Amidst all these random fun activities that I had in March, I started thinking seriously about my FYP. For NUS Chemistry, we have to do a final year research project under a professor just like a graduate student and we will have to write a thesis, do oral defence and have poster presentations for the project. I previously have done an undergraduate research project on the synthesis and characterization of CdZnS quantum dots so I do not really want to work in a material science laboratory for my FYP. It is not because I do not like quantum dots but more of I want to try something new to challenge myself rather than settle for something I am already relatively comfortable with. I am considering working in the chemical biology field and I already spoke to two professors. One of them work on cell membrane proteins in bacteria while the other works on developing octahedral complexes which are precursors to cisplatin. As of now, I would love to work with either one of them because they both seem really enthusiastic professors who are serious about mentoring students in their labs. I will think more about it and decide after the examinations.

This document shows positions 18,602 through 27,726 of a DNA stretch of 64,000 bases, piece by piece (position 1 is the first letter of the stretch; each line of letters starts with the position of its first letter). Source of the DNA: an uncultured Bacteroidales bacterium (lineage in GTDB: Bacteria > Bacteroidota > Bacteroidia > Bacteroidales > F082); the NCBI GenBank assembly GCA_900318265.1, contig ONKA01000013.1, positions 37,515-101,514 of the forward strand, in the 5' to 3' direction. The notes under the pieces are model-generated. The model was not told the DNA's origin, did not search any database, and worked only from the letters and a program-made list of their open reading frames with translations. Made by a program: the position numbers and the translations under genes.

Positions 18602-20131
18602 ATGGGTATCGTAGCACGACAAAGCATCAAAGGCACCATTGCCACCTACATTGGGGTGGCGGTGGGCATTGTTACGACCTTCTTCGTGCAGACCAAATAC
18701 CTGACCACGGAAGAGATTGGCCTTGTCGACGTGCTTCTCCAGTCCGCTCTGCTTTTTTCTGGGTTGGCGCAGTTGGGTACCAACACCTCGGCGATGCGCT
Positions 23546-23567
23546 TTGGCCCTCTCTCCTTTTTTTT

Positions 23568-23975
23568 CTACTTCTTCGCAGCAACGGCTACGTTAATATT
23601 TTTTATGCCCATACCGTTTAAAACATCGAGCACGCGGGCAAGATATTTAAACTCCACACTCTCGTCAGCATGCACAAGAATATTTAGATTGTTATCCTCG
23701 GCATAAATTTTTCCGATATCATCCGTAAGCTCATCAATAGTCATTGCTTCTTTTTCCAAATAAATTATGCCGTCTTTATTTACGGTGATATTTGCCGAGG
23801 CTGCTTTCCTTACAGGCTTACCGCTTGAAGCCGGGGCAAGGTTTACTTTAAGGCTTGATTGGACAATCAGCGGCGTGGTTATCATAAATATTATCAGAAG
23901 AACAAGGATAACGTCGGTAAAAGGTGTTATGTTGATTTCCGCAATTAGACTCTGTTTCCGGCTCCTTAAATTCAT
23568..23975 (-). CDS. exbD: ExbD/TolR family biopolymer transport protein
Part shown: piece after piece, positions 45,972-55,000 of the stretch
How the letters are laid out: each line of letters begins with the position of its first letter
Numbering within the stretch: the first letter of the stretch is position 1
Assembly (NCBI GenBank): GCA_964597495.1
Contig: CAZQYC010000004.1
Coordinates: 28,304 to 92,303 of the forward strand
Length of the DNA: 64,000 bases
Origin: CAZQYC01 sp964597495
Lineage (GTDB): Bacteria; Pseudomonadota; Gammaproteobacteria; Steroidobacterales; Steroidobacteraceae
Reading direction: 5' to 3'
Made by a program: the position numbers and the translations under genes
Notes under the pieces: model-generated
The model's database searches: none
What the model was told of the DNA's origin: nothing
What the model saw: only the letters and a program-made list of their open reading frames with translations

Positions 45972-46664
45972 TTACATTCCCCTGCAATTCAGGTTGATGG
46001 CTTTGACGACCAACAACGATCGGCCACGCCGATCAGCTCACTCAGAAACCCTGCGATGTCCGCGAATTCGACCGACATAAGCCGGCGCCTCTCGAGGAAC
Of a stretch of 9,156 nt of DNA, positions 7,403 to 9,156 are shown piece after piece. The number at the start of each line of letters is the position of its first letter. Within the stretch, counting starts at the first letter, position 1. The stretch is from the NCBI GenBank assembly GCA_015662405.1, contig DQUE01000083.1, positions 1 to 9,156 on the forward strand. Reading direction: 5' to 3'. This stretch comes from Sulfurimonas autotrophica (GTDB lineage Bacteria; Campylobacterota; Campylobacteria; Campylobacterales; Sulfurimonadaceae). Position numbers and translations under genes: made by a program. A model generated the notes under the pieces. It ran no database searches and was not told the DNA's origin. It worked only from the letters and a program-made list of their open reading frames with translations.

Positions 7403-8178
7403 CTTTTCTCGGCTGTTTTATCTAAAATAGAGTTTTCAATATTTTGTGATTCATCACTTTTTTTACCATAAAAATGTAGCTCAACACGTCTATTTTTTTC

4. Labs.

Speaking of laboratory, I am actually doing two lab courses this semester: Advanced Experiments in Organic and Inorganic Chemistry in the synthesis lab and Advanced Experiments in Physical and Analytical Chemistry in the physical and analytical labs. I am officially done with the latter last Saturday when I sat for the written test and did the practical test. This semester has been very busy because of them because I had to write 15 ~2500 words reports in one semester (yes that is why I have 3 2500 words reports to do every fortnight) and I had to spend about 10 hours in lab every week. I never really like lab so I imagined this semester to be painful and disastrous but it turned out a lot better than I expected. In fact,I actually somewhat miss lab and my lab friends now that the weekly lab sessions have ended.